Return statements (stuff like `return True`

) always terminate the execution of the function once they are reached. After the return statement, we return to the place in the program where the function was called, so that the part of the function that comes after a return statement *that gets executed* is not executed.

(Note: not every return statement is executed. For example, return statments might occur inside if statements, and are only executed conditionally. For example, if False: return 0 would never be executed)

In [1]:

```
def artsie_math(arg1, arg2, op):
'''Return arg1+arg2 depending on if command is "add" or "subtract". If
command is neither, print an error message.
Arguments:
arg1 -- a number
arg2 -- a number
command -- an operation (a str)
'''
if op == "add":
return arg1 + arg2
if op == "subtract":
return arg1 - arg2
#Will only be executed if command is neither "add" nor "subtract"
#because otherwise the function would have returned by this point.
print("I don't recognize this complicated mathematical operation")
if __name__ == '__main__':
print(artsie_math(2, 3, "add"))
```

Everything makes sense. We didn't print `"I don't recognize this complicated mathematical operation"`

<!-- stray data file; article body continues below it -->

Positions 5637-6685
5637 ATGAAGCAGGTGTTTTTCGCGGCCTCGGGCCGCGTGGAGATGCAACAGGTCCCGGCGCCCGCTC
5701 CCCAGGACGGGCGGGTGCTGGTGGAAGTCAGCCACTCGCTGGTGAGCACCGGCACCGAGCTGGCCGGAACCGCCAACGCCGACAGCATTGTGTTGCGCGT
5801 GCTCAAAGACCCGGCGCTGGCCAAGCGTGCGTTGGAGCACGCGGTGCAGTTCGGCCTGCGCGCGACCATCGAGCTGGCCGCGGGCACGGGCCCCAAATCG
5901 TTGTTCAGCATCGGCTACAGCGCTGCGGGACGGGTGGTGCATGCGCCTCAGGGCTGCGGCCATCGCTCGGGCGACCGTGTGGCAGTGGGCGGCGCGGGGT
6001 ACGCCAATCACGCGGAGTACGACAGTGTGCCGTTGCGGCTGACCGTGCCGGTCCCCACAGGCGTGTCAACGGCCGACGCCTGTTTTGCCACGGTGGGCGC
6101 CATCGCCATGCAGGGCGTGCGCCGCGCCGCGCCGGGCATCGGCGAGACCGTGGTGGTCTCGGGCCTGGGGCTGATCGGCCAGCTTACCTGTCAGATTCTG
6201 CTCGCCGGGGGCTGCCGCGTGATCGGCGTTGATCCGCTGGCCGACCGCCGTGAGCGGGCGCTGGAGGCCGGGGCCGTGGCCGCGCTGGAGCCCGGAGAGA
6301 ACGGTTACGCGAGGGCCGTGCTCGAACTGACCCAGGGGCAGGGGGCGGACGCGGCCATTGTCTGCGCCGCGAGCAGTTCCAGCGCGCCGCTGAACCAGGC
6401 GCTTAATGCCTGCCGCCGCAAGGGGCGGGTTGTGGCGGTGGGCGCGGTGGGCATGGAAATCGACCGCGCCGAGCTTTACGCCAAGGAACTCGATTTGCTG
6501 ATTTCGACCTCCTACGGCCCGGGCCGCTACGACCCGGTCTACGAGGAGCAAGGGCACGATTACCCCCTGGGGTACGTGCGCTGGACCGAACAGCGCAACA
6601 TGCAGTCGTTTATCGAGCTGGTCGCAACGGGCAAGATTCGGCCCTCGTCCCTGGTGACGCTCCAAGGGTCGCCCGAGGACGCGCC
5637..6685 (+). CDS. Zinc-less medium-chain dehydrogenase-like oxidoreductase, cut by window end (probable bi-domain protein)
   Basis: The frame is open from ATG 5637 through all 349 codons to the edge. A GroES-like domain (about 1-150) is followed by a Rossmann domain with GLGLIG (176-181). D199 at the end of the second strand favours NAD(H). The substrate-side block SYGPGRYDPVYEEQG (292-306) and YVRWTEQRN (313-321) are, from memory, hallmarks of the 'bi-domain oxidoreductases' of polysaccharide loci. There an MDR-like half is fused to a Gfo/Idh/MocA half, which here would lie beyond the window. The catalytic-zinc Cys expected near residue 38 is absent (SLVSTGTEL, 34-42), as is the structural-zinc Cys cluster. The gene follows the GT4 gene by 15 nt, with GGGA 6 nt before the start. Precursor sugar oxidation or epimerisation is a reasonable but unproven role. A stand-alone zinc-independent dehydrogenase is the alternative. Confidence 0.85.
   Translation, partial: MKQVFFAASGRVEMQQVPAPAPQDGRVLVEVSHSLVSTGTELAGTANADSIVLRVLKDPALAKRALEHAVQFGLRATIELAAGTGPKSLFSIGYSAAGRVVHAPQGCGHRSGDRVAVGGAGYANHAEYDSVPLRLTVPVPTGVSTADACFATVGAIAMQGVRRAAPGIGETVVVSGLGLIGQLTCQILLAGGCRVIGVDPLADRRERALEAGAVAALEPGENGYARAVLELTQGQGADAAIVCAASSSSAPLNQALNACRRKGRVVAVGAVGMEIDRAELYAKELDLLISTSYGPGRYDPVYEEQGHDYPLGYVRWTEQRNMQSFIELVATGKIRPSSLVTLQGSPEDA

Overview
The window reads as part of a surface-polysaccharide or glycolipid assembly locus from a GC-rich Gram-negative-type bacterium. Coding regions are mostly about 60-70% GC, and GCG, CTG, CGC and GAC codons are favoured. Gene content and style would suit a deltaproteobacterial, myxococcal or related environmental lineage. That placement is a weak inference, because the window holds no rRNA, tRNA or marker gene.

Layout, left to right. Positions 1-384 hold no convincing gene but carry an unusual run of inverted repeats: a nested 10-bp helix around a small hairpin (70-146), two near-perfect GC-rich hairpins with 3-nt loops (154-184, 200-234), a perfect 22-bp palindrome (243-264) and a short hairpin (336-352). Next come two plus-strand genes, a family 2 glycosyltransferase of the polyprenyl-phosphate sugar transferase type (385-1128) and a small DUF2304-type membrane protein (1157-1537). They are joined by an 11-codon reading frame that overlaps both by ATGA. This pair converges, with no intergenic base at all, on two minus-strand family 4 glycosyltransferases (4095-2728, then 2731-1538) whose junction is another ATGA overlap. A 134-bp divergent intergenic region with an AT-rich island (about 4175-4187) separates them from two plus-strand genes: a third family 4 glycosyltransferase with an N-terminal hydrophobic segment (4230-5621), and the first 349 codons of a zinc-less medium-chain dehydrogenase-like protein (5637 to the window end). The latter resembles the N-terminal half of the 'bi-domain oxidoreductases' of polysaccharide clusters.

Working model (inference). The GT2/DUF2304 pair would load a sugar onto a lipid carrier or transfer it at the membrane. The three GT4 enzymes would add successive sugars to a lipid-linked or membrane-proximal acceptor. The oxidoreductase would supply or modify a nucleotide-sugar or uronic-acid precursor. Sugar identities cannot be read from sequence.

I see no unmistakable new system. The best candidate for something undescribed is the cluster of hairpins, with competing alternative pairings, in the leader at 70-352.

becase the function returned `arg1 + arg2`

, which prevented later lines from being executed.

Now, let's try an uncrecognized operation

In [2]:

```
if __name__ == '__main__':
print(artsie_math(2, 3, "exponent"))
```

`None`

got printed. If a function doesn't return a value explicitly, the default return value will be `None`

. We actuall already so a function that doesn't return a value -- `print`

also returns `None`

In [3]:

```
a = artsie_math(2, 3, "exponent")
b = print("hi")
print(a, b)
```

It's nicer to *first* check the whether we need to do any computation, and then to do the computation if necessary. The following is equivalent to `artsie_math`

:

In [4]:

```
def artsie_math2(arg1, arg2, op):
'''Return arg1+arg2 depending on if command is "add" or "subtract". If
command is neither, print an error message.
Arguments:
arg1 -- a number
arg2 -- a number
op -- an operation (a str)
'''
if (op != "add") and (op != "subtract"):
print("I don't recognize this complicated mathematical operation")
return #We can do this. A return without a value means that we
#stop the execution of the function. (Note: in fact, we are
#returning a special object called None). So this is
#equivalent to
#return None
if op == "add":
return arg1 + arg2
elif op == "subtract":
return arg1 - arg2
#Would also work, because at this point we're sure the op is "subtract"
#else:
# return arg1 - arg2
#Would also work:
#return arg1 - arg2
```